Community facilities
• Shops and other existing amenities were perceived to be very important to the community. There is a strong desire to protect existing community shops. Commuter parking is preventing some people from accessing these facilities.

• The need for a social focus like a pub was recognised, with consideration of other options like the St Edmund’s community hall or Purley Bury tennis club bar. Similarly, ideas like a café, tea shop or club house were floated, with comparisons drawn to the facilities at Whyteleafe Park and the previous tea room that existed behind the Ranger’s cottage on Riddlesdown Common. There was interest in a community run enterprise on the line of Priscilla’s Tea Room at Sanderstead.

• Support for a new playground either on the Common near the car park or on the green space adjoining St. Edmund’s church, or opposite the shops on Lower Barn Road.

• General satisfaction with the current level of healthcare provision, with particular praise for the local GP. Linked to this, recognition of the importance of protecting and maintaining the local Chemists on Lower Barn Road. No particular interest expressed in creating service ‘hubs’ in future, although no one was actively opposed to the idea. Recognition that with an ageing population, access to healthcare facilities would remain an important issue and that an elderly people’s community facility should be considered.

• No concerns with secondary school provision in the area, notwithstanding the points already raised concerning litter and access to the Collegiate. Primary school provision was raised as an issue as Riddlesdown is situated between four catchment zones. Parents of younger children reported that securing places at preferred schools is becoming increasingly problematic. Opinion was divided as to whether a new primary school in Riddlesdown is the answer, with some supporting the expansion of nearby existing primary schools.

• Lack of awareness of how many community activities are already provided locally, with many expressing a desire for information to be made more widely available. It was felt that Riddlesdown Collegiate could do more to make its facilities available to the community, linked to using the school more as a community resource.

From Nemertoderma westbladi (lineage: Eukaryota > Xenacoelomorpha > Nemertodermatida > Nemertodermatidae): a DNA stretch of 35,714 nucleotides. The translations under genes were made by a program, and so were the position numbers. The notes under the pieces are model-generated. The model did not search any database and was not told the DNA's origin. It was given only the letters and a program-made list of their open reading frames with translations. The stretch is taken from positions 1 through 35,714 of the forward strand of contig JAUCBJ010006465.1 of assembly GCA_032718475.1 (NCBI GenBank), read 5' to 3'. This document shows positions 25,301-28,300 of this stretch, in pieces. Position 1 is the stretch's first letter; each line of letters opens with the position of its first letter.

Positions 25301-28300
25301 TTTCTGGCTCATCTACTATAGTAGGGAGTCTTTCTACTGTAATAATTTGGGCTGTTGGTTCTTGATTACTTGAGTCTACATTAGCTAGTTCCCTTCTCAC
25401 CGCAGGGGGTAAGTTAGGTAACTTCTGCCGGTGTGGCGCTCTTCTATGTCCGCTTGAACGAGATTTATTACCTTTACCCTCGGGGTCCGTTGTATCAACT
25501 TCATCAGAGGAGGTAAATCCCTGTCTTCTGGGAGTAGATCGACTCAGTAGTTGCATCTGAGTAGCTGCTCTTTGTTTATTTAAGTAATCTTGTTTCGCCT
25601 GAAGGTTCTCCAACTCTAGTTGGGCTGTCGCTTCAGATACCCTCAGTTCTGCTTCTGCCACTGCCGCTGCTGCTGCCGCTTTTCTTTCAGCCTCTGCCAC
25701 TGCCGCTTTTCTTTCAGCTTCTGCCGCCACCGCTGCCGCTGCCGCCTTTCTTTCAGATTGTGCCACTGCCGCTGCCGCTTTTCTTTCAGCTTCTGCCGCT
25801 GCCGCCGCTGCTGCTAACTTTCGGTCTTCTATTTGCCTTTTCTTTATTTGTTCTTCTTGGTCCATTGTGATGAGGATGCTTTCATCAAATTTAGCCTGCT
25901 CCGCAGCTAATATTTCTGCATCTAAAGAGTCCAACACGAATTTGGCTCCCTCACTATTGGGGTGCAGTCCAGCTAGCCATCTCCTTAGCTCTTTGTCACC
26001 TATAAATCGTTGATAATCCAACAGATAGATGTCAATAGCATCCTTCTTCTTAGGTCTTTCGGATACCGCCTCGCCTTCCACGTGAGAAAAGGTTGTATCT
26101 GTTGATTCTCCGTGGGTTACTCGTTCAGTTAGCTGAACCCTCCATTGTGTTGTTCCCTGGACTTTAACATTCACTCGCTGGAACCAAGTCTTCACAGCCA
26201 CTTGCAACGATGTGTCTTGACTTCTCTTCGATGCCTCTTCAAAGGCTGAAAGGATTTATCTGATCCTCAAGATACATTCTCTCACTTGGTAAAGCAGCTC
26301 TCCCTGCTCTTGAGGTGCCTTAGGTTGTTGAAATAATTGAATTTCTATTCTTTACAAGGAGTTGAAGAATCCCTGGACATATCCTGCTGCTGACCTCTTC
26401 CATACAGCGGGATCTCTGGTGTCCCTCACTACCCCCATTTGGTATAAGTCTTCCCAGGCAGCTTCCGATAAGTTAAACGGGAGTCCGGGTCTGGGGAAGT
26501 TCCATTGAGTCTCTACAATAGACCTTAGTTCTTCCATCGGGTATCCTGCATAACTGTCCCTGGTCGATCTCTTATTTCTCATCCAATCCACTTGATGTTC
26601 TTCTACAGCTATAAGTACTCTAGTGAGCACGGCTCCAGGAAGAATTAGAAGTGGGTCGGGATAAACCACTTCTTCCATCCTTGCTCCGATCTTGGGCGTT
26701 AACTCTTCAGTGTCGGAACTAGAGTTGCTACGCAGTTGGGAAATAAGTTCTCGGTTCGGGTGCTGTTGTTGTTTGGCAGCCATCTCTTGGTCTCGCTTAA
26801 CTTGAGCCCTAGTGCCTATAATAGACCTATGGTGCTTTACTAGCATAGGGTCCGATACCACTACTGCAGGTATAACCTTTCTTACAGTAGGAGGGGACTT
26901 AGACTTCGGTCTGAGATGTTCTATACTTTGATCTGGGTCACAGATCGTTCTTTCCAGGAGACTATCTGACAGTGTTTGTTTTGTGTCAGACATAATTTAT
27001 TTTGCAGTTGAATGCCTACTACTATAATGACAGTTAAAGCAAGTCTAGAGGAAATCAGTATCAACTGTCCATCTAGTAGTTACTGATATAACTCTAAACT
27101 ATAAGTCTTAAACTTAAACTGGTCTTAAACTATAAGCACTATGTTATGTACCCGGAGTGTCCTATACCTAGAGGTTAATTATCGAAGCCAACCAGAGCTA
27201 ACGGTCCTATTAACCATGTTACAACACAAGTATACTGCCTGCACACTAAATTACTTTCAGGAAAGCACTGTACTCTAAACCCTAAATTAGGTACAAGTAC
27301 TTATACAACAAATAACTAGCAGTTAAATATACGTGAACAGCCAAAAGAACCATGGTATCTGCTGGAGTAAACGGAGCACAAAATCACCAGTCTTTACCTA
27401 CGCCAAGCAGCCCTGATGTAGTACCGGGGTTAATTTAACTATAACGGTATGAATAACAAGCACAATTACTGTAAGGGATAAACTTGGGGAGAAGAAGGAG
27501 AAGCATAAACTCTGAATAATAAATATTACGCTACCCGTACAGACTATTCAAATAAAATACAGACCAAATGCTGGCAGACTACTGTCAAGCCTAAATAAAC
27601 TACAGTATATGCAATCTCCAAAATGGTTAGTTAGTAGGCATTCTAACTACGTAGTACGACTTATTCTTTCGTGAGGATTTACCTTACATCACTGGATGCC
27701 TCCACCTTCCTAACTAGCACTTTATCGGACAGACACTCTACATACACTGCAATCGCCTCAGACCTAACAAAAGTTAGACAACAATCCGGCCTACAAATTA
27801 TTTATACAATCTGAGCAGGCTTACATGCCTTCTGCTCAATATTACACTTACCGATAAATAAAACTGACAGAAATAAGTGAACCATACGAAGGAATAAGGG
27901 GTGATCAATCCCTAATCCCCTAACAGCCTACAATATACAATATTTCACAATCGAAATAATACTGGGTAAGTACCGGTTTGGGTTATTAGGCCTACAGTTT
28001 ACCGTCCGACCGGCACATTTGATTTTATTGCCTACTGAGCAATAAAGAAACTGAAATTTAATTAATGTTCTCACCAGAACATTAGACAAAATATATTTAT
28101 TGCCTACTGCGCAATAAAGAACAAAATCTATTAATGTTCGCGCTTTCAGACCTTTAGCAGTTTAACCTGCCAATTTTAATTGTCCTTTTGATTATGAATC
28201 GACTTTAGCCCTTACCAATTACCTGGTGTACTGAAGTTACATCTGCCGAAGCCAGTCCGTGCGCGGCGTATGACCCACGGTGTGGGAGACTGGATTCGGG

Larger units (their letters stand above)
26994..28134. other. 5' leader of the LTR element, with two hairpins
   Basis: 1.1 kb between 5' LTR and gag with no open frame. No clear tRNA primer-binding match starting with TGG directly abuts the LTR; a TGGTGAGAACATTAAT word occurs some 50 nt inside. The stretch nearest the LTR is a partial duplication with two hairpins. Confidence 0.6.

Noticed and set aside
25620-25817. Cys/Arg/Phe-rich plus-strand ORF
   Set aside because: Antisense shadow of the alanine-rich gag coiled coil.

• Additional thoughts on community events included restarting the Riddlesdown Fun Day, street parties, community schemes like the Purley Breakfast Club (i.e. a once-a month gathering as a way of bringing people together to socialise) and creating more opportunities for elderly residents to socialise. Linked to this, there is a need for more regular information on what is going on locally, possibly a RRA monthly email.

Heatmap Feedback
After the workshops, we used a ‘heatmap’ to allow people to reflect upon the discussions by sticking post-it notes on a map to show which were the issues that they most cared about. This is important as we have to be realistic in terms of the number of objectives of a plan for Riddlesdown. The nine most mentioned themes of the ‘heatmap’ were:

• Making the most of our green space. For example, improved footpaths and a cafe on Riddlesdown Common.

• Litter control - more rubbish bins and working with Riddlesdown Collegiate to educate pupils on caring for the environment.

• Parking controls around Riddlesdown Station.

• Improving the traffic flow around Riddlesdown Collegiate at peak hours.

• Our community should be pro-active about new development – setting out what we want to see in terms of the location, design and type of housing.

• New housing should be aimed at local people - retirement homes, starter homes etc.

• New housing needs to be accompanied by additional infrastructure in terms of roads, flooding, adequate car parking, public realm improvements etc.

• Community cafe – providing a meeting place for the community.

• Encourage more use of our local amenities. For example, Wesson’s shop (PO & newsagent), the Pharmacy.

We’d like to thank all of you who joined us on the 10th July for a stimulating and wide ranging discussion of the type of Riddlesdown you want to see in future. You gave us some clear messages, but before we start to draft a Riddlesdown Plan to share with you all, we’d really welcome any additional thoughts from all of you reading this. Do you agree with the themes emerging above? If not, why not? Are there other issues that you think we should be looking at? Please feel free to post your thoughts on the RRA Facebook page or email them to us at Riddlesdownresidents@gmail.com


Update 6/4/17

This topic was discussed at the RRA AGM on 5 April 2017. It gave those residents present an indication of want is proposed - a “Riddlesdown Plan”.